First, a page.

EVANSVILLE, IN (WFIE) - Students at Mater Dei high may be helping design the green car of the future.
They compete in competitions to build the most fuel-efficient cars possible.
"How we do that is a mix of weight, our engine, rolling resistance, air resistance," Senior Phillip Stute explains.
They compete in a national competition called the Shell Eco-Marathon with two vehicles, the prototype and the urban.
"They give you a height and width dimension so you don't tip over," co-advisor Dan Ritter said of the prototype. "But otherwise you can do pretty much whatever you want."
Mater Dei took second place in their prototype. It was 1,800 miles to the gallon!
The urban car is less efficient but more practical with common features like brake lights and turn signals.
Mater Dei took first place at this year's competition with their urban car. It gets 437 miles to the gallon.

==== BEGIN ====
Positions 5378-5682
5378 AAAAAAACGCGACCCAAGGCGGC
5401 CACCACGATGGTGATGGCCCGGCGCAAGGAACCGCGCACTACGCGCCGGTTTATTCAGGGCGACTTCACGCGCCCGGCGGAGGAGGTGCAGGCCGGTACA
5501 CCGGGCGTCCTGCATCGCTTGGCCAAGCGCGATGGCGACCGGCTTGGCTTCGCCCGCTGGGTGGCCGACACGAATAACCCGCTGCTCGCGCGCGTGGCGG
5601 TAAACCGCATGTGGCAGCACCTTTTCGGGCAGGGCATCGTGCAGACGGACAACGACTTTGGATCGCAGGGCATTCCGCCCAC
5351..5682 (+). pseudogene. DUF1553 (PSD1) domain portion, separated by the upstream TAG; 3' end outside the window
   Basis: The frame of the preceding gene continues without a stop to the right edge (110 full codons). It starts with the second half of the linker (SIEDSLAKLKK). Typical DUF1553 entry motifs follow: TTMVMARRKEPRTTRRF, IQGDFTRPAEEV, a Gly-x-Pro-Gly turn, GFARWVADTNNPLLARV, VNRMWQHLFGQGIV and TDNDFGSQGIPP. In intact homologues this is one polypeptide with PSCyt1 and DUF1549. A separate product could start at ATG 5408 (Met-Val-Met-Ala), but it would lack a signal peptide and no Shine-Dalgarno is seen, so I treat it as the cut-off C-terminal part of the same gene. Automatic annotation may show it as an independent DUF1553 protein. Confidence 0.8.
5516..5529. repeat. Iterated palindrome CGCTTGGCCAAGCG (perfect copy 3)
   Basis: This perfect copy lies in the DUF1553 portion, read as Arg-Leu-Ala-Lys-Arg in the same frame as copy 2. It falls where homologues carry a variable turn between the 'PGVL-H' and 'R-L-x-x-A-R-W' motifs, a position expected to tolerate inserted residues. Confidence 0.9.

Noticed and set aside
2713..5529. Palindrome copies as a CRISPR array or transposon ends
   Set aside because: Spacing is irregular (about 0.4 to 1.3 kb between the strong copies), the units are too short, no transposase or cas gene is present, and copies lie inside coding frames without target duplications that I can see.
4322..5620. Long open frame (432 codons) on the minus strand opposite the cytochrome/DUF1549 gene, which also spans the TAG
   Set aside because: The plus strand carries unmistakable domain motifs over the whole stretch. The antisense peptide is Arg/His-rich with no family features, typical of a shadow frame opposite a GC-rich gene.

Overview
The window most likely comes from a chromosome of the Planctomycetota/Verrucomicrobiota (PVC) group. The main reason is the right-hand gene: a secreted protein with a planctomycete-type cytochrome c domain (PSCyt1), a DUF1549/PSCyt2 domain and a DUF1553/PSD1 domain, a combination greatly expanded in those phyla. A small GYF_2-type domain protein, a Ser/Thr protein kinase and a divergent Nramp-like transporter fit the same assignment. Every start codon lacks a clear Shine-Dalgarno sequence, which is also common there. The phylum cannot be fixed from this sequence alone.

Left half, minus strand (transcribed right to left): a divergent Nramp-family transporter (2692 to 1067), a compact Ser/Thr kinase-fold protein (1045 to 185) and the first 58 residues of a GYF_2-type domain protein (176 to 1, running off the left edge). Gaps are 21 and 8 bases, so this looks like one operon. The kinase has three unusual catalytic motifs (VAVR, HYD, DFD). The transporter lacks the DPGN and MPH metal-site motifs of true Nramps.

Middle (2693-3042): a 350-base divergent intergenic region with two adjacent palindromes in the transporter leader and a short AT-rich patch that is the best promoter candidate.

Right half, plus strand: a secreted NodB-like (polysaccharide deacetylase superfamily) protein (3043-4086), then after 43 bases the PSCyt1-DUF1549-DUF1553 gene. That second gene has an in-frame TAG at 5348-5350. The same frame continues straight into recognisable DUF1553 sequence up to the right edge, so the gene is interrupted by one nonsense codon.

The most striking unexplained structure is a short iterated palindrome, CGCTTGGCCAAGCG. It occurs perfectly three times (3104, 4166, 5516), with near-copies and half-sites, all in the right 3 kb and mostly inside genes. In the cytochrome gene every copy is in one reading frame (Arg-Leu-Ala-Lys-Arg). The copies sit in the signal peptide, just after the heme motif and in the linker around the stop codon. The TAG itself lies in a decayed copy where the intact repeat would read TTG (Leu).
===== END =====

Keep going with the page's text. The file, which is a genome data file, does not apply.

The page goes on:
"This is kind of a national shout out, if you want to call it that, to fuel efficiency companies," Stute says. "Hey, this is what we're getting, let's see if we can compare notes and make our fuel efficiency better in the future."
Some students develop talents they already have and others start from scratch.
"Some of these kids don't even know which way to turn the nut to tighten it, you know, righty tighty, lefty loosey," Ritter says. "They don't even know that when they start."
They may start small but many students have gone on to pursue degrees in engineering.
Some work specifically on efficiency.
These students hope that their hobby of building tiny cars will one day contribute to a bigger cause.
©2010 WFIE. All rights reserved. This material may not be published, broadcast, rewritten, or redistributed.